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10. Conclusions by Judith Stones

10.1 Introduction

The research reported on here has substantially added to our knowledge and understanding of the Carmelites in Aberdeen, as well as the wider community of Carmelites in Scotland and of the history of Aberdeen itself. This section summarises the main findings and looks onward to explore some themes which warrant further discussion. These are: the nature, layout, function and development of the friary buildings themselves; the issue of the revenues of the friaries and the Reformation and post-Reformation history of the site and community of Aberdeen's Whitefriars.

3D fly-through model of the Carmelite Friary, Aberdeen. The model was commissioned by the authors and created in 2002 by PinkZeppelin. The model is based on excavation and historical research and is dated to the period c.1450. The video has no sound.

The campaigns of excavation, and the associated historical research, have added considerably to our understanding of the appearance, use and layout of Aberdeen's Carmelite Friary, which in turn has added to our expanding range of evidence about the history and archaeology of the mendicant orders in Scotland.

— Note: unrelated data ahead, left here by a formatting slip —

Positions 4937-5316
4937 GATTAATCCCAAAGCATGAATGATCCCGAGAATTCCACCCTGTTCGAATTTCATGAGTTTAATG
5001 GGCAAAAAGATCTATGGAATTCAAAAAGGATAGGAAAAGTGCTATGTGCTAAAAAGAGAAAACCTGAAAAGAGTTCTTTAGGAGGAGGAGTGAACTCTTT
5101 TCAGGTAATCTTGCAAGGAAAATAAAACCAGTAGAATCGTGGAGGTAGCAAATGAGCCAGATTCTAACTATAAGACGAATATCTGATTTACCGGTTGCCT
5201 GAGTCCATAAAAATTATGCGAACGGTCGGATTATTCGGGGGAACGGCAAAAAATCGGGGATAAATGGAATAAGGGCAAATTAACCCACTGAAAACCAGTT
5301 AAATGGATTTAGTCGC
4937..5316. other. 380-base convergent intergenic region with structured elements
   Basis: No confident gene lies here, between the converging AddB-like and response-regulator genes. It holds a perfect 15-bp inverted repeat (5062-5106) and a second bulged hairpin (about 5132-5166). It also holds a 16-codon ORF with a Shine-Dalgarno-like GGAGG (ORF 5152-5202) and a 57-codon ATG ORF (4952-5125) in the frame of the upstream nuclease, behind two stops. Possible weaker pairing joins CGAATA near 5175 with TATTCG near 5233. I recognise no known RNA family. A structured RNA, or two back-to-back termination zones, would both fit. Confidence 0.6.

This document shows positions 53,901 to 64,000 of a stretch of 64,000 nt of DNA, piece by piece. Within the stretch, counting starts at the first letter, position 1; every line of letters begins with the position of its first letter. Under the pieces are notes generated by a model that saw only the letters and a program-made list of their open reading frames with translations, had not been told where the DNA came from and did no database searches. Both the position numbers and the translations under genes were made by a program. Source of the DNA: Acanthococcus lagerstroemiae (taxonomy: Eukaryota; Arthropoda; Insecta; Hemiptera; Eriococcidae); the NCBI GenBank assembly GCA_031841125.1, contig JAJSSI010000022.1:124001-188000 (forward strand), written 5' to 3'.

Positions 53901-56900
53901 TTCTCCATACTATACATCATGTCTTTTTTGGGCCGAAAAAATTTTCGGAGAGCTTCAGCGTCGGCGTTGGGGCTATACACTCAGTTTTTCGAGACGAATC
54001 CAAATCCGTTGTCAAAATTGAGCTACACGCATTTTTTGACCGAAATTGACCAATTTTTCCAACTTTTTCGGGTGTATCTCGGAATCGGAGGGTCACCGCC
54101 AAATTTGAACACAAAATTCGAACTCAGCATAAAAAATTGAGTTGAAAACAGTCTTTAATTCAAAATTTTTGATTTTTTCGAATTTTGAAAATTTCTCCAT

For the nature of the area around the Aberdeen friary we rely largely on good documentary evidence. In short it shows an area that was very much administratively part of the Royal Burgh, although physically it lay outside the burgh's ports (or gates). By the time the friary was established in the late 13th century, there were a number of property divisions within this area and by the time of the date as depicted in the 3D model (mid-15th century), the evidence clearly shows a very highly developed area, with a number of property divisions. The area immediately to the north of the friary was split between two burgage plots with a vennel allowing access from the Green proper to the friary.


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